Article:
Collision

Collision

No path found

• Lazy PRM Algorithm

edges

Remove Node/Edge

For Nodes, remove all

For Edges, just

remove the edge

Shortest

Path (A*)

Node

Enhancement

Check Nodes

Check Edges

Remove Colliding

node/edge

Collision

Collision

No path found

• Lazy PRM Algorithm

edges

Node Enhancement

midpoints of removed

Shortest

Path (A*)

Node

Enhancement

Remove Colliding

node/edge No path found

Check Nodes Collision

Check EdgesCollision

• PRMs Fall Short For Dynamical Systems

Using PRM

2. A* finds path in

3. Must derive control

inputs from path

Cannot always find inputs for an arbitrary

path

• Outline

Planning in the real world

Planning amidst moving obstacles

RRT-based planners

Conclusions

• Path Planning in the Real World

Real World Robots

Have inertia

Have limited controllability

Have limited sensors Have limited sensors

Face a dynamic environment

Face an unreliable environment Face an unreliable environment

Static planners (e.g. PRM) are not sufficientStatic planners (e.g. PRM) are not sufficient

• Two Approaches to Path Planning

Kinematic: only concerned with motion, without

regard to the forces that cause it

Works well: when position controlled directly. Works poorly: for systems with significant inertia.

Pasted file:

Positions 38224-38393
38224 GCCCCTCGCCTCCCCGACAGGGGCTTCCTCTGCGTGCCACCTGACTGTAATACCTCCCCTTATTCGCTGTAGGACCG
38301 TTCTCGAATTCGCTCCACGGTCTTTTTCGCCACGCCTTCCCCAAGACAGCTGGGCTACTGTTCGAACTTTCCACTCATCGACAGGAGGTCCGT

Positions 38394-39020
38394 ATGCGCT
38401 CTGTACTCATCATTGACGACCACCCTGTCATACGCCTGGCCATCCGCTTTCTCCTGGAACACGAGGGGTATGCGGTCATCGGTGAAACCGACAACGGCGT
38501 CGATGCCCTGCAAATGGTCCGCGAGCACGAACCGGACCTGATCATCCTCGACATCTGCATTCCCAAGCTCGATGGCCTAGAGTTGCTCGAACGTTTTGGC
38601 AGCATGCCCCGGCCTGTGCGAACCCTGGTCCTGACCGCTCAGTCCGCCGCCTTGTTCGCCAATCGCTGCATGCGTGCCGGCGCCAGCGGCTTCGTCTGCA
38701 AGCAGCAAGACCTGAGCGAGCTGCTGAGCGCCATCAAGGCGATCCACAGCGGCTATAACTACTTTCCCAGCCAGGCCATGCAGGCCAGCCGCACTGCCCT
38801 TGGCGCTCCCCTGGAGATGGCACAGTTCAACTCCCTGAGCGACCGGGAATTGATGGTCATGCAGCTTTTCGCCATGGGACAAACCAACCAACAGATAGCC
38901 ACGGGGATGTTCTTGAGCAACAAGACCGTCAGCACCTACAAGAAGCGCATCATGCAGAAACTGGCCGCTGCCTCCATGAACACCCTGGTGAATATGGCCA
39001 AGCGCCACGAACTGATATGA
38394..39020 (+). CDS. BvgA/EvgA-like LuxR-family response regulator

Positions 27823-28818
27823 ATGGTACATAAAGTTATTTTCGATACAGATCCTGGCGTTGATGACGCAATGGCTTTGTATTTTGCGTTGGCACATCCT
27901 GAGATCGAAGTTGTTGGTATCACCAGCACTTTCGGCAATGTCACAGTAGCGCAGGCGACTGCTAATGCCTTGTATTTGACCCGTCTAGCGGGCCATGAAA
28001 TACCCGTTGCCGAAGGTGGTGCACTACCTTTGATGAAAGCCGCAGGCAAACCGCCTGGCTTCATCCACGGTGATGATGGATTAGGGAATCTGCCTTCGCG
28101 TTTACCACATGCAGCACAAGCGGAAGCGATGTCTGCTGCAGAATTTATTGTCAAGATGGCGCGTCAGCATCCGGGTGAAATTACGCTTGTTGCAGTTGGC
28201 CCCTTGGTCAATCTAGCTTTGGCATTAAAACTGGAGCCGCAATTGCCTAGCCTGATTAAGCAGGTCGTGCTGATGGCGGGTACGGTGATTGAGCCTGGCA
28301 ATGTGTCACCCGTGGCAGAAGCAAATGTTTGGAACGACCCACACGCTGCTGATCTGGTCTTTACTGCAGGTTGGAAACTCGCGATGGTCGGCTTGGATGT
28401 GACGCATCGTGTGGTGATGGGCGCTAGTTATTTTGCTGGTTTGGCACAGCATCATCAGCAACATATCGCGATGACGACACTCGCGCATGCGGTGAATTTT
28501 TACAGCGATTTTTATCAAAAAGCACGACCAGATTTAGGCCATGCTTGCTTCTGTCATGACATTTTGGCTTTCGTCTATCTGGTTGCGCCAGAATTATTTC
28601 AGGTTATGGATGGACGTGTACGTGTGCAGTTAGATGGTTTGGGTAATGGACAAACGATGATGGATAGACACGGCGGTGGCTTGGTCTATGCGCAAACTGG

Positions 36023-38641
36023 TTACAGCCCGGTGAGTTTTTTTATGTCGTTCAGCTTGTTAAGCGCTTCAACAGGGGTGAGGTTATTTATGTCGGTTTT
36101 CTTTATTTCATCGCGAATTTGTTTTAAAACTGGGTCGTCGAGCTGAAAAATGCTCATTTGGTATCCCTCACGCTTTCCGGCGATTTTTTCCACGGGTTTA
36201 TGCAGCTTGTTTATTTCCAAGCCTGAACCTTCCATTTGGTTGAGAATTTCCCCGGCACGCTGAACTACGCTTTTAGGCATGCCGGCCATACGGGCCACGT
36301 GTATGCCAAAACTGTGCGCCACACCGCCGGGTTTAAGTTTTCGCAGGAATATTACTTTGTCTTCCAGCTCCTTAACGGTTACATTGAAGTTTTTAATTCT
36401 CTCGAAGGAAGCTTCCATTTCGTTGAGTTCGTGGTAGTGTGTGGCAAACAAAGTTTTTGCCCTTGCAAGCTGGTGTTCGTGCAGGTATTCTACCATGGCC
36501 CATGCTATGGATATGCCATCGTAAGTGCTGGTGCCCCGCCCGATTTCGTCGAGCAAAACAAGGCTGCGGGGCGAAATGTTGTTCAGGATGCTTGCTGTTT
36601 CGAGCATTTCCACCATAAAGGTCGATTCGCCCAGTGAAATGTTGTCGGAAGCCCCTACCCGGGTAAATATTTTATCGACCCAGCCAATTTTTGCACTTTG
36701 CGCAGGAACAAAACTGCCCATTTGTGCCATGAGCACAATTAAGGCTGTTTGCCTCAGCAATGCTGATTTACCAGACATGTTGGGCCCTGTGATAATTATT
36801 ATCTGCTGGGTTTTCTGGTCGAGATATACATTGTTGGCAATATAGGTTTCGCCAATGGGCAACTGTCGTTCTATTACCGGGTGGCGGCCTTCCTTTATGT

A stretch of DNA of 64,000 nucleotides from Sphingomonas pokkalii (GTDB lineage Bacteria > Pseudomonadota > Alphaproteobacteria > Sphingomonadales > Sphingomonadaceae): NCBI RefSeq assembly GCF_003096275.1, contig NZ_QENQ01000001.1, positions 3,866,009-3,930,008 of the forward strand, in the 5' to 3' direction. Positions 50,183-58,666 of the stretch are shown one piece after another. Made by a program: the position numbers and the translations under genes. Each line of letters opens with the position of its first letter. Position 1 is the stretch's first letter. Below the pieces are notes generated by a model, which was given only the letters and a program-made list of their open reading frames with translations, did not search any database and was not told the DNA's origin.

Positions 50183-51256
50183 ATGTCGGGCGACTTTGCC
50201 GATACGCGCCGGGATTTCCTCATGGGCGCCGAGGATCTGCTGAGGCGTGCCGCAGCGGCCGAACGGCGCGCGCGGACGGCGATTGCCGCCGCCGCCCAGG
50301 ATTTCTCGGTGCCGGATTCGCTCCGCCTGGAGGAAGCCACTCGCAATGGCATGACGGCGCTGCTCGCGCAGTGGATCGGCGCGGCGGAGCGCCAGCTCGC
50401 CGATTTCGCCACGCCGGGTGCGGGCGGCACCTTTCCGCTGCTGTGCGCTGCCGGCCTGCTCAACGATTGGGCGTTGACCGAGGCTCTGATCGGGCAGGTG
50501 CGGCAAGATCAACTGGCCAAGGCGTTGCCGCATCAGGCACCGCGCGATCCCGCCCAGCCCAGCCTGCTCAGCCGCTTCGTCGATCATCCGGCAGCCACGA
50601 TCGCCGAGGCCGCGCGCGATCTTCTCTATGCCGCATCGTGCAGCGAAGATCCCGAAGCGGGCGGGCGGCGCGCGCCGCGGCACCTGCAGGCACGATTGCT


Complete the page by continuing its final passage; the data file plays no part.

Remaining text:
Kinodynamic: incorporates dynamic constraints

Plans velocity as well as position

• Representing Static State

Configuration space represents the position and orientation of a robot

Sufficient for static planners like PRM

T

Example: Steerable car

yConfiguration space

(x, y, T)

x

• Representing Dynamic State

State space incorporates robot dynamic state

Allows expression of dynamic constraints

Doubles dimensionality

Example: Steerable car

yState space . . .

X = (x, y, T, x, y, T)

Constraints

max velocity, min turn x

T

car dynamics

• Incorporating Dynamic Constraints

For some states, collision is unavoidable

Robot actuators can apply limited force

Obstacle

Imminent

collision

region

Path planner should avoid these states

• Regions in State Space

Collision regions: Xcoll Clearly illegal

Region of Imminent Collision: Xric Where robots actuators cannot prevent a collision

Free Space: Xfree = X (Xcoll + Xric)

Xfree XcollXric

Collision-free planning involves finding paths that lie entirely in Xfree

• Constraints on Maneuvering

Nonholonomic: Fewer controllable degrees of freedom then total degrees of freedom

Example: steerable car

3 dof (x, y, T), but only 1 controllable dof (steering angle)

. . Equation of Motion: G( s, s ) = 0

Constraint is a function of state and time derivative of state

• Outline

Planning in the real world

Planning amidst moving obstacles

RRT-based planners

Conclusions

• Problem

Kinodynamic motion planning amidst moving obstacles with known trajectories

Example: Asteroid avoidance problem

Moving Obstacle Planner (MOP) Extension to PRM

• MOP Overview

Similar to PRM, except

extending it from existing nodes

Roadmap is a directed tree rooted at initial state u time point and oriented along time axis

1. Randomly choose an

existing node

2.

input u

3.

4.

motion

Nodes (state, time)

Randomly choose

existing node

Select control

input u

Randomly select control

Randomly select integration

time interval G [0, G max ]

Integrate equations of

Collision- free?

at random

Integrate equations of motion from an existing

node with respect to u for some time interval G